The Federal Reserve is making headlines by raising interest rates at the fastest pace in a single year since the 1980s, concerning investors and consumers alike with fears the central bank could go too far, too fast.

But it’s another lesser-known decision — albeit a substantially more complex one — that could have an even greater influence over how expensive it is to borrow money. And it’s all coming to a head this month.

Over a three-month period, the Fed has been letting $47.5 billion worth of assets every 30 days roll off its massive near-$9 trillion bond portfolio, more formally known as the balance sheet. But starting in September, the Fed kicked the process up a notch, doubling how many Treasury and mortgage-backed securities it’s rolling off to $95 billion.

Why does the Fed’s shrinking balance sheet matter?

It’s the antithesis to the Fed’s massive bond-buying campaign during the coronavirus pandemic. Across three different programs, the Fed amassed almost $4.6 trillion worth of assets such as Treasurys and mortgage-backed securities. Those moves bolstered liquidity and kept the system awash with credit, helping push interest rates on products the Fed normally doesn’t directly control — including on things like mortgages and student loans — to rock-bottom levels.

But what goes down must come back up. Experts say shrinking the balance sheet could be just another lever that pushes interest rates higher. That’s because the endeavor effectively reduces the money supply and the availability of credit in the financial system.

This month’s ramp up could be one of the many factors behind the 30-year fixed-rate mortgage barreling to 6.12, the highest level since November 2008, according to national Bankrate data. One indication of just how much extra tightening the Fed’s balance sheet run-off is providing: The spread between the 10-year Treasury yield and 30-year fixed rate mortgage is almost a full percentage point higher than it should be, according to Lawrence Yun, chief economist at the National Association of Realtors.

“With the Fed being one big liquidity provider and no longer being there, it’s making mortgage rates even higher,” he says.

It’s a sacrifice the Fed is willing to make to help cool the rapid inflation that’s spent six straight months at levels not seen since the 1980s. The process is often dubbed quantitative tightening.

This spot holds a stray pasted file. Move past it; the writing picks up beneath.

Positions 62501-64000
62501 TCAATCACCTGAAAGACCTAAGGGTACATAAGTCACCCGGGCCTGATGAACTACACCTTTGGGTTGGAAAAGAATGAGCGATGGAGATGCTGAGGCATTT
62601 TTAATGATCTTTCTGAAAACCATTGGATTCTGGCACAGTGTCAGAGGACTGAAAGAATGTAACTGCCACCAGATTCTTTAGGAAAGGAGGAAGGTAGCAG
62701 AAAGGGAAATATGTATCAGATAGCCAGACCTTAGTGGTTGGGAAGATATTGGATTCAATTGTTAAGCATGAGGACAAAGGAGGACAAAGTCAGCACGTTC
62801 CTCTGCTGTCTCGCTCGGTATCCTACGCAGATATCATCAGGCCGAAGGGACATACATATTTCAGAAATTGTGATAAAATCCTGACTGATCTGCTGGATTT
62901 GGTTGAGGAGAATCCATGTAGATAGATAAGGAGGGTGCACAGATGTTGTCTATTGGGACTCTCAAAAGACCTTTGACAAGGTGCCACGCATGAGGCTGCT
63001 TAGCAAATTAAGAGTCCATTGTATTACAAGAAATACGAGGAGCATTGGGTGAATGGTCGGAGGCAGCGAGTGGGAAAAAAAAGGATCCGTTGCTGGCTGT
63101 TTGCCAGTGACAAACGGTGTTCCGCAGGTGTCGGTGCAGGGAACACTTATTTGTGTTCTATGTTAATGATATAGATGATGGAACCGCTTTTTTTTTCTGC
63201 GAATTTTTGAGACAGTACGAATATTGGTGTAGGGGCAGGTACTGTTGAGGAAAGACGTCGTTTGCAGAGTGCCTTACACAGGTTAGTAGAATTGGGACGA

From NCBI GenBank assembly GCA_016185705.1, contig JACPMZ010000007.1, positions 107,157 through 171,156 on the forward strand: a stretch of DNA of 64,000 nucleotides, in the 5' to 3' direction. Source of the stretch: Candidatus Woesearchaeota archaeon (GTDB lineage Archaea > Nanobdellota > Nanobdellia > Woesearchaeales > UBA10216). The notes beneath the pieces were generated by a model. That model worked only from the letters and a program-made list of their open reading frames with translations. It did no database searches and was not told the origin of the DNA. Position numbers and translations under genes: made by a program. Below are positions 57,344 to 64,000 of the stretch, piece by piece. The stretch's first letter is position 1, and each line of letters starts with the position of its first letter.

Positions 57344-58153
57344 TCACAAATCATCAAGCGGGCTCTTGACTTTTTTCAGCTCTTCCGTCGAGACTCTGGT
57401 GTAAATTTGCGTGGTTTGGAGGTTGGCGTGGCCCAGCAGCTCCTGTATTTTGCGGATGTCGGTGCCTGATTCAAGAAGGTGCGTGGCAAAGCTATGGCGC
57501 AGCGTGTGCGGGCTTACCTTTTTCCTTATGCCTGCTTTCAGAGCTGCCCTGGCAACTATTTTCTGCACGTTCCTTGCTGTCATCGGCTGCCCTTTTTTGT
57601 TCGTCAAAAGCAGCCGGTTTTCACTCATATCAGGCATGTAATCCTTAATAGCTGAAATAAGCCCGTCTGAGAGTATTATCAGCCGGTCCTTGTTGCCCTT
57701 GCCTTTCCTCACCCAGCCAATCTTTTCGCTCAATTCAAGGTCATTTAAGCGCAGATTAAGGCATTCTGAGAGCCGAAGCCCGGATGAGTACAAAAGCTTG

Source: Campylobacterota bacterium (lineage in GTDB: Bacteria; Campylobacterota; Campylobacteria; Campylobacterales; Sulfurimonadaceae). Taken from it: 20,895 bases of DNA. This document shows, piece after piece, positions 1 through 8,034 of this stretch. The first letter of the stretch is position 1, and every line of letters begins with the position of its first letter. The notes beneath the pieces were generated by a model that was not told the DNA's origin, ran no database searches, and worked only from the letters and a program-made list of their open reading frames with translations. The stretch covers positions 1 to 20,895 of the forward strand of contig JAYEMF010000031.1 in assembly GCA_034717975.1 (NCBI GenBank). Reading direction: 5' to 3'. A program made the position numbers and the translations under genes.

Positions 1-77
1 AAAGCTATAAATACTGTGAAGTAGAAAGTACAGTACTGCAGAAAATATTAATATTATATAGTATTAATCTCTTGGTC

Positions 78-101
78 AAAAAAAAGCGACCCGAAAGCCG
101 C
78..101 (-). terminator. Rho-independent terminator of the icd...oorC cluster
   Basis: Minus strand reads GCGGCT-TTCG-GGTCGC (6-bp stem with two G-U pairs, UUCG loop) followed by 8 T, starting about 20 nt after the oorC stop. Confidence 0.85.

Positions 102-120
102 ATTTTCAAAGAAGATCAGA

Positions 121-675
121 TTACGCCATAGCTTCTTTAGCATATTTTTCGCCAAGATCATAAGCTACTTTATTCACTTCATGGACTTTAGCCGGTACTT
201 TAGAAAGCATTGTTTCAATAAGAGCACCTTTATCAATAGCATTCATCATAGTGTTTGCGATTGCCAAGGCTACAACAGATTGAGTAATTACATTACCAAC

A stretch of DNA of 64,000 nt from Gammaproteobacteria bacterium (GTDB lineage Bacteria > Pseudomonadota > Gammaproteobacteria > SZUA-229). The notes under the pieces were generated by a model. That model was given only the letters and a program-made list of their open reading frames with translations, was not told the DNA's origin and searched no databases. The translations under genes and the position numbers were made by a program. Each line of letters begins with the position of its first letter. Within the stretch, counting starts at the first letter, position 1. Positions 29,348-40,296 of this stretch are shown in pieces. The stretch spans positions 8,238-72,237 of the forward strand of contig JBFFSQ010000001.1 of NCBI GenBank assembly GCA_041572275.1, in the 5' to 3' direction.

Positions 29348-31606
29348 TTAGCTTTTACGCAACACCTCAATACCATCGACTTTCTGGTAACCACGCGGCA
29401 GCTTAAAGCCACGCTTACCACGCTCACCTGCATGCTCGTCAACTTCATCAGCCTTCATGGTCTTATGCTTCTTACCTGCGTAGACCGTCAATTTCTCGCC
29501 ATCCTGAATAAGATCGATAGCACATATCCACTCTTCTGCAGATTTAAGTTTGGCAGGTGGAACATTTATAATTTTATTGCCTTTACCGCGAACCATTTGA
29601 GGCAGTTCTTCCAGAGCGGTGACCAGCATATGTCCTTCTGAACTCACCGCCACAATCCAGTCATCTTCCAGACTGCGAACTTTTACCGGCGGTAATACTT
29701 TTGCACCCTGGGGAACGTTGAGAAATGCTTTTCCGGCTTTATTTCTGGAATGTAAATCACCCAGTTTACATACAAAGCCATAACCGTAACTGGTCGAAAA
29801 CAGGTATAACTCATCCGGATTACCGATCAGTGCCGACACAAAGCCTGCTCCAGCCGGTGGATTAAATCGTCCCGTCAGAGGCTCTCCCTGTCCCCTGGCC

“It’s also another way in which the Fed is pressing on the brakes in an effort to slow the economy and reduce inflation,” says Greg McBride, CFA, Bankrate chief financial analyst. “Over time, this is going to be more impactful than raising short-term rates.”

The move would have major implications for how much it costs consumers to finance major life-events, from buying a home or car to attending college.

If things go according to plan, the Fed will have removed more than $522 billion from the financial system by the end of 2022 and another $1.1 trillion by the end of 2023. Trimming $1.5 trillion off the Fed’s portfolio is the equivalent of hiking interest rates by up to another 1 percentage point, according to estimates from Luis Alvarado, vice president and investment strategy analyst at the Wells Fargo Investment Institute.

“We understand what the Fed did at the height of the pandemic in March 2020 when everyone was scared,” Alvarado says. Fed officials, however, don’t want to “have big balance sheets. They want to have balance sheets that are running in parallel according to economic growth.”

How much will interest rates rise as the Fed trims its balance sheet?

The big question mark is whether officials will have enough room on the runway to get there.

The Fed has only ventured down this road once before: when the economy was recovering from the Great Recession of 2007-2009. Back then, they managed to vacuum just about $700 billion out of the system, only 20 percent of what they bought, before financial markets seized up and the economy risked taking a nosedive.

At the Fed’s current pace, the Fed’s balance sheet would reach its pre-pandemic size of $4.3 trillion roughly four years from June 2022. But a lot can change in the economy by then — and a lot can also go wrong enough for Fed officials to abort the mission.

So far, the Fed has gotten rid of about $133 billion bonds. Investors will likely be holding out for more clues from the Fed at its remaining rate-setting meetings in 2022 for more clarity on how far officials think they can take the process.

“I don’t think the Fed can pull too many trillions of dollars out of the system without something going bump in the night,” McBride says. “If the economy is weakening, then they’re going to eventually start to ease up on policy or the pace of quantitative tightening.”

The Fed’s inflation-fighting plan is unlike any other in recent history

The Fed’s last foray into shrinking the money supply was also much different than today’s experience, another layer making it unclear just how much consumers could feel an impact. The Fed waited almost two years to start dumping bonds after it hiked interest rates for the first time after the financial crisis in December 2015. This time, the Fed waited just three months after its first rate hike to start reducing its holdings.